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29.05.1999 at 15:00 Lansdowne Road Attendance: 12100
Republic of Ireland 0 - 1 N Ireland
Referee: Ceri Richards (Wales) Friendly / Prog-match

None. Griffin 85 mins;
Opening squads
Shay Given
Alan Maybury
Phil Babb
Stephen Carr
Kenny Cunningham
Mark Kinsella
Lee Carsley
Damien Duff
Mark Kennedy
Niall Quinn
Robbie Keane
Graham Kavanagh
Alan Mc Loughlin
Keith O'Neill
David Connolly
Tony Cascarino
Alan Mc Loughlin -> Lee Carsley (46)
Keith O'Neill -> Damien Duff (56)
David Connolly -> Robbie Keane (56)
Tony Cascarino -> Niall Quinn (72)
Graham Kavanagh -> Phil Babb (82)
Carroll for Taylor 46 mins, Coote for Dowie 46 mins,
Johnson for Rowland 74 mins, Griffin for Lennon 79 mins;
Yellow cards
None. None
Red cards
None. None
Other statistics
0 Shots 0
0 Shots on goal 0
0 Offsides 0
0 Corner kicks 0
0 Free kicks 0
0 Penalties 0
Match report

Pictures from the match
Saturday, 29th May 1999

Friendly - Omagh Fund
Republic of Ireland 0 Northern Ireland 1

The Yugoslav soccer team faces a frosty reception when they arrive in Dublin on Thursday for Saturday's controversial Euro qualifier, it emerged yesterday.
There will be no customary pre-match reception for visiting officials and Cabinet Ministers will boycott the match.
Despite the risk of a hefty fine by UEFA, the FAI have decided that there will be no official greeting of the teams at Lansdowne Road, no Yugoslav flag will be flown at the Stadium and the visitors national anthem will not be played.
The snub comes amid growing Irish anger that UEFA is forcing the Republic to go ahead with the fixture.
Manager Mick McCarthy said he and the players feel the decision to proceed is morally wrong against the backdrop of the Kosovo crisis.
The FAI have also banned live television coverage of the game to Yugoslavia. They are determined that there will be no propaganda coup for Serb leader, Slobodan Milosevic.
"My players feel very strongly and think it is morally wrong to play this game and we will take the field under protest," said Irish boss, Mick McCarthy.
Yugoslav boss, Milan Zivadinovic, was in Dublin on Saturday when the Republic lost 1-0 to Northern Ireland in a friendly game in aid of the Omagh Bomb Disaster Fund. Sadly, the worst expectations were realised with a crowd of just 12,100, although the Fund should still benefit to the tune of over 200,000.
Manager, McCarthy admitted that the uncertainty surrounding the Yugoslav match had disrupted his team's build-up to Saturday's 1-0 defeat to Northern Ireland.
Now, the Republic squad assemble again in Dublin this evening in preparation for the Yugoslavia game, with Manchester United's Denis Irwin linking up with the panel after his European Cup Final heroics.
McCarthy has slapped a gag on his players talking publicly about next Saturday's game. Ireland are threatened with expulsion from not only Euro 2000 but also the next World Cup if they refuse. The plug has also been pulled on RTE plans to provide television coverage for transmission of the match in Yugoslavia.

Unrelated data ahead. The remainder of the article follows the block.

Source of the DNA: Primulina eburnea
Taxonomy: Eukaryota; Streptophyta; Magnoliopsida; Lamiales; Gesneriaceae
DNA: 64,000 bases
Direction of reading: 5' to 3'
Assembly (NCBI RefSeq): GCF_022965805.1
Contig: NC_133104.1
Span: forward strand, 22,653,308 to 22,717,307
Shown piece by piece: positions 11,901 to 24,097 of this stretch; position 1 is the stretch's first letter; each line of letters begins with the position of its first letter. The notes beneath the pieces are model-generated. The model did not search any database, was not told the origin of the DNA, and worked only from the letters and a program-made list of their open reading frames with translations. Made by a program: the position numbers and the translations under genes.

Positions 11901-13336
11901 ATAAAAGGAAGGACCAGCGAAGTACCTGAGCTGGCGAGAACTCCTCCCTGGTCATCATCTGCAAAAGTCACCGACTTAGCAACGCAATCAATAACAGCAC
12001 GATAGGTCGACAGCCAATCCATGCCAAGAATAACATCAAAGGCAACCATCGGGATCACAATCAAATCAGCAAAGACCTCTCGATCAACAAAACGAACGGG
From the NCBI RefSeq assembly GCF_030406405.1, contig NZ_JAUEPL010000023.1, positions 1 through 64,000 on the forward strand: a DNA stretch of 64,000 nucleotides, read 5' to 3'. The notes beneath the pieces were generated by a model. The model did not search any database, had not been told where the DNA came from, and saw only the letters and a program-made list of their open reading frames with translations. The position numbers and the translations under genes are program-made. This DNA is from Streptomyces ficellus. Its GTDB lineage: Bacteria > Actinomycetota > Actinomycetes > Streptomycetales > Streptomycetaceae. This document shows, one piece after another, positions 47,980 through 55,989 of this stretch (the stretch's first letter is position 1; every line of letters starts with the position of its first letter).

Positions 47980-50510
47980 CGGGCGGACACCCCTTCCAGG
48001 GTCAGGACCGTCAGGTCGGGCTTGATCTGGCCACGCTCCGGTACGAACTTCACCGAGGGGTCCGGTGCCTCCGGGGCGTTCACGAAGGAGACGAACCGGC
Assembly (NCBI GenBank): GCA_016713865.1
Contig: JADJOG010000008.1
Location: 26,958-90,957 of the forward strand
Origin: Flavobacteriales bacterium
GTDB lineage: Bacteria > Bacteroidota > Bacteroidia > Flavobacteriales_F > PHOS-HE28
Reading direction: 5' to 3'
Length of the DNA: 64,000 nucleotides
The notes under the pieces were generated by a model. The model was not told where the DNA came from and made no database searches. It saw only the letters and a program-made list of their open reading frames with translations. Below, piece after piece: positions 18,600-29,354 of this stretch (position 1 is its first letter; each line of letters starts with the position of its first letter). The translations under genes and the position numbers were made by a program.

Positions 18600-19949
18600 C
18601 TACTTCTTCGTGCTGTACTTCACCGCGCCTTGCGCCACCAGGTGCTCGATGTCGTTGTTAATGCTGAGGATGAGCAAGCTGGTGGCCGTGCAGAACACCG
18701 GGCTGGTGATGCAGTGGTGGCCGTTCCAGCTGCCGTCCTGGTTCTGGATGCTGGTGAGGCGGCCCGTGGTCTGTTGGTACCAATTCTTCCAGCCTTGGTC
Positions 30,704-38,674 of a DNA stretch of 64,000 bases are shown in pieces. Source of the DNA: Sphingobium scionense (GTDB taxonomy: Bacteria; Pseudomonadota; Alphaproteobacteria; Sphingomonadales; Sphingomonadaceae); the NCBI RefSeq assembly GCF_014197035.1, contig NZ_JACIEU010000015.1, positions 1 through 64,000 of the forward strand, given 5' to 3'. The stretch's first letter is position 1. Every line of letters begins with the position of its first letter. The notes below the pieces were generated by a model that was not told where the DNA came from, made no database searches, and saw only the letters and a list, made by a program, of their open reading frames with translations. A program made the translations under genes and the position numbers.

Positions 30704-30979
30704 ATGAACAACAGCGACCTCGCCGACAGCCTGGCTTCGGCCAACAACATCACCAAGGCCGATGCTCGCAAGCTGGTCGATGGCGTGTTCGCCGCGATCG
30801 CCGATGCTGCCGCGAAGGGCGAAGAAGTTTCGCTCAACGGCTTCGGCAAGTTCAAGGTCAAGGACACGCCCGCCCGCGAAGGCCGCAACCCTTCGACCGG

And yet there is still clearly a feeling in the FAI that the Irish government, who backed them in forcing UEFA to call off the team's match in Macedonia two months ago when NATO were just beginning their bombing of neighbouring Yugoslavia, have not done enough this time.
''We are not in conflict with our own government,'' O'Byrne insisted, but he added: ''It will take a political decision to stop Saturday's match now because you can't expect the FAI to set out and be responsible for foreign policy.
A spokesman for the UEFA's six-man Task Force, specially formed to deal with the impact of the Kosovo crisis on football, said: ''We've already had to postpone four games in the Republic of Ireland's group and we can't keep doing that indefinitely.
UEFA, though, were clearly governed by the time-factor when they decided last week to eject a Yugoslav club from the InterToto Cup competition which is due to start on June 15.
Now the deadline is fast approaching for them to make a verdict on the country's two places in next season's UEFA Cup. Once those places are taken away, with still no sign of peace in Serbia, the eventual removal of Yugoslavia from Euro 2000 seems inevitable.
But it is highly unlikely to happen before next Saturday or even the following Wednesday when they are due to play a home qualifier against Malta.
UEFA have again infuriated the Irish by allowing that match to go ahead in neutral Greece, while not even replying to the Republic's request that, as a fair consequence, the 1-0 defeat which McCarthy's team suffered in Belgrade last November should now be deleted and replayed elsewhere.
Republic of Ireland 0
Northern Ireland 1 (Griffin)

Rep of Ireland: Shay Given (Newcastle United), Stephen Carr (Tottenham), Alan Maybury (Leeds United), Lee Carsley (Blackburn Rovers), Kenny Cunningham (Wimbledon) capt, Phil Babb (Liverpool), Mark Kennedy (Manchester City), Mark Kinsella (Charlton), Niall Quinn (Sunderland), Robbie Keane (Wolverhampton), Damien Duff (Blackburn)

Subs: Alan McLoughlin (Portsmouth) for Carsley 46, David Connolly (Feyenoord) for Robbie Keane 56, Keith O'Neill (Middlesbrough) for Duff 56, Tony Cascarino (Nancy) for Quinn 71, Graham Kavanagh (Stoke City) for Babb 82

Subs not used: Gary Breen (Coventry), Alan Kelly (Blackburn), Dean Kiely (Charlton)

Manager: Mick McCarthy

N. Ireland: Taylor, Patterson, Hughes, Williams, Hunter, Robinson, McCarthy, Lennon, Dowie, Quinn, Rowland

Subs: Carroll for Taylor 46, Coote for Dowie 46, Johnson for Rowland 74, Griffin for Lennon 79
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